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Lawsuits Being Prepped for Military Camp LeJeune Contamination Victims

(NewsUSA) - Sometimes an egregious wrong gets righted.     

Such appears to be the case for military members and their families who’ve been seeking justice in the courts for exposure to contaminated water that sickened generations at the Camp Lejeune Marine base in North Carolina.     

Public outrage over their treatment heated up after victims’ lawsuits were dismissed in 2016 because of a state statute prohibiting plaintiffs from launching cases if more than 10 years have passed since the contaminating event. But last March the U.S. House of Representatives passed the bipartisan Camp Lejeune Justice Act of 2022 that essentially overrode that legal hurdle  -- “Thirty-four years of people were exposed to toxins in the drinking water,” one congressman raged -- and the Senate seems poised to follow suit.     

Now one of the nation’s most experienced tort law firms, Weitz & Luxenberg, has announced that it’s preparing to file lawsuits against the government in U.S. federal court on their behalf.     

“We believe they deserve compensation, especially because they and their families became sick while serving our country,” said Robin Greenwald, a partner at the firm and co-chair of its Environmental and Consumer Protection Unit. “They drank the water, they bathed in it, and they used it to cook their food.  And that water was contaminated with toxins at concentrations anywhere from 240 to 3,400 times the levels permitted by safety standards.”     

The 156,000-acre Camp Lejeune, with 11 miles of beach capable of supporting amphibious operations, is used for military training purposes primarily by the Marine Corps but also other branches of the armed forces.  Some of the most damning evidence comes from the U.S. Department of Health and Human Service’s own Agency for Toxic Substances and Disease Registry (ATSDR): “It is ATSDR’s position that exposure from the 1950s through February 1985 to trichloroethylene, tetrachloroethylene, vinyl chloride and other contaminants likely increased the risk of cancers, adverse birth outcomes, and other adverse health effects” for those on the base.   

The Marine Corps first discovered volatile organic compounds in Camp Lejeune’s drinking water in 1982. However, it was already too late for people like now-retired Marine Corps Master Sgt. Jerry Ensminger, whose 9-year-old daughter Janey died in 1985 after having been diagnosed with leukemia two years earlier.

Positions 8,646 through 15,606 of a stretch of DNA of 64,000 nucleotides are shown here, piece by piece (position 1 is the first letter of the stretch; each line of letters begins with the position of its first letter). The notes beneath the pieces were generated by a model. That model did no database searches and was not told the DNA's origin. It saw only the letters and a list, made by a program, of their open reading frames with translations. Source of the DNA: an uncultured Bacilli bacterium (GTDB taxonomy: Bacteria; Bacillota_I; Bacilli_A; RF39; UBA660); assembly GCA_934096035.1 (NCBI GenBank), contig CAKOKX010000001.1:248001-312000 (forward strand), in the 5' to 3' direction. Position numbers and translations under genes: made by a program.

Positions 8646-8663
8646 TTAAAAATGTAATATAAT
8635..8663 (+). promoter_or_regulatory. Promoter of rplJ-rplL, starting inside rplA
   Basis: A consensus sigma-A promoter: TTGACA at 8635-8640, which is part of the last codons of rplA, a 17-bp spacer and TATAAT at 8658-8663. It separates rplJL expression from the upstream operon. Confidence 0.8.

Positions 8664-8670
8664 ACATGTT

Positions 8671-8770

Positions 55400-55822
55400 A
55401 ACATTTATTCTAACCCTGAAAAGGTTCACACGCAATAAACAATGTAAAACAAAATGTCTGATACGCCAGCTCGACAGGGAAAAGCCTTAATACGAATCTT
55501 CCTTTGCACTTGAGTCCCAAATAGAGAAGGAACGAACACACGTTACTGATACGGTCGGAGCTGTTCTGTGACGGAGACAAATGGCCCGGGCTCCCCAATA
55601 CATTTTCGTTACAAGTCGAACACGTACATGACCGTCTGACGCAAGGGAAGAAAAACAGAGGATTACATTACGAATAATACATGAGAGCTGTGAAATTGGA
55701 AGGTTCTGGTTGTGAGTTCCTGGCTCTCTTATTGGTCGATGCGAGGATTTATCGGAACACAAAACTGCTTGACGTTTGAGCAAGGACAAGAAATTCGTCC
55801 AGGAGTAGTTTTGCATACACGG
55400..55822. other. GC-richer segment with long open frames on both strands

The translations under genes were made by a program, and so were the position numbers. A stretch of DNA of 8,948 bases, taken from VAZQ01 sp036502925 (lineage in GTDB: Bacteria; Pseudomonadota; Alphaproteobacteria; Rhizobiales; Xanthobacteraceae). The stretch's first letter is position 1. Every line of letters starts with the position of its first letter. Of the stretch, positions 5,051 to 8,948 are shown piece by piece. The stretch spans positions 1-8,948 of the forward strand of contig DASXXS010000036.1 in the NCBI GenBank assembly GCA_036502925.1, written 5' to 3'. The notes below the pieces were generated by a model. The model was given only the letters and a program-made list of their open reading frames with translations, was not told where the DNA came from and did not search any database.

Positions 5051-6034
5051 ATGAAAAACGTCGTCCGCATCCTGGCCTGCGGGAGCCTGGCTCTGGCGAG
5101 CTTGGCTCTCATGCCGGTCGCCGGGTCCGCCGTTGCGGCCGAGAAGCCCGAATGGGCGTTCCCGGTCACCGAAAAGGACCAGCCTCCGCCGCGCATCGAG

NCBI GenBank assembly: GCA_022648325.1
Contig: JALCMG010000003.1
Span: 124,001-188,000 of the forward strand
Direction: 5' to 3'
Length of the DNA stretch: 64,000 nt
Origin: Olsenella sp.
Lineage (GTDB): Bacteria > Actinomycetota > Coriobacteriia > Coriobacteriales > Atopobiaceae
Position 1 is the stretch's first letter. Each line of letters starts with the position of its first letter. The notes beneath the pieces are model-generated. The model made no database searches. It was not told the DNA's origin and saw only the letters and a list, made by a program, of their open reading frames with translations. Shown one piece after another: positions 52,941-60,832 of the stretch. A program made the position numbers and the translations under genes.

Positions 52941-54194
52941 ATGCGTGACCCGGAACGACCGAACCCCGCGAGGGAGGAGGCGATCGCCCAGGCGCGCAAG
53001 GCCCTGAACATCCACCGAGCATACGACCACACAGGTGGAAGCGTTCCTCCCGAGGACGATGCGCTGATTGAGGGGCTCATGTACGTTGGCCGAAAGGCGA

“The entire first trimester of (her mother’s) pregnancy was there on the base,” Ensminger told on the eve of the bill’s passage. “We’ve got more documented evidence of what happened at Camp Lejeune than they have for Agent Orange.”   

Assuming the Camp Lejeune Justice Act is ultimately signed into law by the president, who would be eligible to file lawsuits?     

Those who lived, worked, or were exposed to drinking water at the base for at least 30 days from August 1, 1953, to December 31, 1987, and subsequently suffered water toxicity-related diseases.  Among the conditions associated with exposure to the chemicals found in the drinking water:       

• Breast, lung, liver, kidney and esophageal cancers     
• Leukemia     
• Cardiac defect     
• Female infertility     
• Miscarriage     
• Parkinson’s disease     
• Non-Hodgkins lymphoma     
• Fatty liver disease   
 • Myelodysplastic syndromes     
• Multiple myeloma     
• Renal toxicity     
• Neurobehavioral effects     
• Scleroderma     

Weitz & Luxenberg encourages those who believe they fit the criteria and have been diagnosed with one or more of those conditions to schedule a free consultation.     

The firm has a stellar track record in handling toxic contamination lawsuits. It won a landmark $423-million settlement against some of nation’s biggest oil companies, for example, in a suit involving the contamination of 153 public water systems with the gasoline additive methyl tertiary butyl ether. And Greenwald was co-lead counsel for an $11 billion settlement in 2020 against Monsanto Company on behalf of nearly 100,000 Americans suffering from Non-Hodgkins lymphoma from their exposure to the weed killer Roundup.       

As for Camp Lejeune, the ATSDR has said as many as 1 million military and civilian staff and their families might have been exposed to the contaminated drinking water. The victims who initially stepped forward only to have their cases dismissed in 2016 because of the North Carolina statute -- and they were only a tiny fraction of that number -- had reportedly filed claims totaling nearly $4 billion.

Here's How One Company Is Doing Right for the Planet

(NewsUSA) -(NewsUSA)

Not that long ago, "sustainability" in the business world was defined as being able to stay afloat even in trying economic times. But these days, when Greta Thunberg may be the most famous Swede since Ingrid Bergman, it's taken on a whole different meaning - what the Harvard Business School describes as efforts to "positively impact the environment and/or society."

Of course, some businesses, like Whirlpool Corporation, have been ahead of the game, and are now setting even higher new targets to tackle climate change.